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Caries Res. 2007;41(2):108-14.

Effects of various forms of calcium added to chewing gum on initial enamel carious lesions in situ.

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Department of Operative Dentistry and Periodontology, University School of Dental Hospital, Albert-Ludwigs University of Freiburg, Freiburg, Germany.

Erratum in

  • Caries Res. 2007;41(3):243.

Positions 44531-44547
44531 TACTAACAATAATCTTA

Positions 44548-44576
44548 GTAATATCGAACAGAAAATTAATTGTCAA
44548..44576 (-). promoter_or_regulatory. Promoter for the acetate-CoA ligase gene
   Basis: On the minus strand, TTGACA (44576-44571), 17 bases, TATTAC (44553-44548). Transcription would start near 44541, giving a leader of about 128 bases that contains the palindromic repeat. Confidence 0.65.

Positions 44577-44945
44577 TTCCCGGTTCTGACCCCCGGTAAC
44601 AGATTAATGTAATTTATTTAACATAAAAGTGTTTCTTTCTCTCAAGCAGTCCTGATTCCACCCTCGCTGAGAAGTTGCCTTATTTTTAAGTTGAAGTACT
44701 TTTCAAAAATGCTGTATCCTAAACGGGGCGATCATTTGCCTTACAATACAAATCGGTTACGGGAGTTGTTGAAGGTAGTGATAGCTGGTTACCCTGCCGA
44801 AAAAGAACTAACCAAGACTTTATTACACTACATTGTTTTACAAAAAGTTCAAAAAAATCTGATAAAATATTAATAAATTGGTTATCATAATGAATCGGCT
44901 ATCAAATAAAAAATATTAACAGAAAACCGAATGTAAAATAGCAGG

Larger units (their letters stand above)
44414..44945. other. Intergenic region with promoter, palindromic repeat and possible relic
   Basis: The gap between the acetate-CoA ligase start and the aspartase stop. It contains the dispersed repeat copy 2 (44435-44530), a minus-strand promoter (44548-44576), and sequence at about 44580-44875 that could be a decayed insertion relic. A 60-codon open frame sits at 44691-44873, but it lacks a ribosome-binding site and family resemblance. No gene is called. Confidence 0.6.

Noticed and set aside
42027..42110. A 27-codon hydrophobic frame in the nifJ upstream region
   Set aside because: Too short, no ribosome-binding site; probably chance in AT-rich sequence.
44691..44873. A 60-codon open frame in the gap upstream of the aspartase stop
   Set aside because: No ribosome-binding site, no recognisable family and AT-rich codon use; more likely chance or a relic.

The purpose of this randomized, cross-over in situ study was to determine the effects of 4 chewing gums on artificial caries-like subsurface lesions. Two chewing gums (1 with zinc citrate and 1 without) contained dicalcium phosphate (3.9%), calcium gluconate (1.8%) and calcium lactate (0.45%), 1 chewing gum contained casein phosphopeptide-amorphous calcium phosphate nanocomplexes (0.7%), and another one contained no calcium. Fifteen subjects without current caries activity (7 male, 8 female; mean age: 27.5 +/- 2.5 years) wore removable buccal appliances in the lower jaw with 4 bovine enamel slabs with subsurface lesions. The appliances were inserted immediately before gum chewing for 20 min and then retained for an additional 20 min. This was performed 4 times per day. Every subject chewed 4 different chewing gums over 4 periods of 14 days each. During a fifth period (control) the subjects only wore the appliances without chewing gum. At completion of each period the enamel slabs were embedded, sectioned and subjected to transversal microradiography. With regard to change of mineral loss and of lesion depth no significant differences could be found between chewing gums containing calcium and calcium-free chewing gums. Moreover, the chewing gum groups and the control group did not differ significantly if adjustments were made for baseline values (p > 0.05; ANCOVA). Under the conditions of the present study it may be concluded that the use of chewing gum offers no additional remineralizing benefit to buccal tooth surfaces, even if the chewing gum contains calcium compounds.

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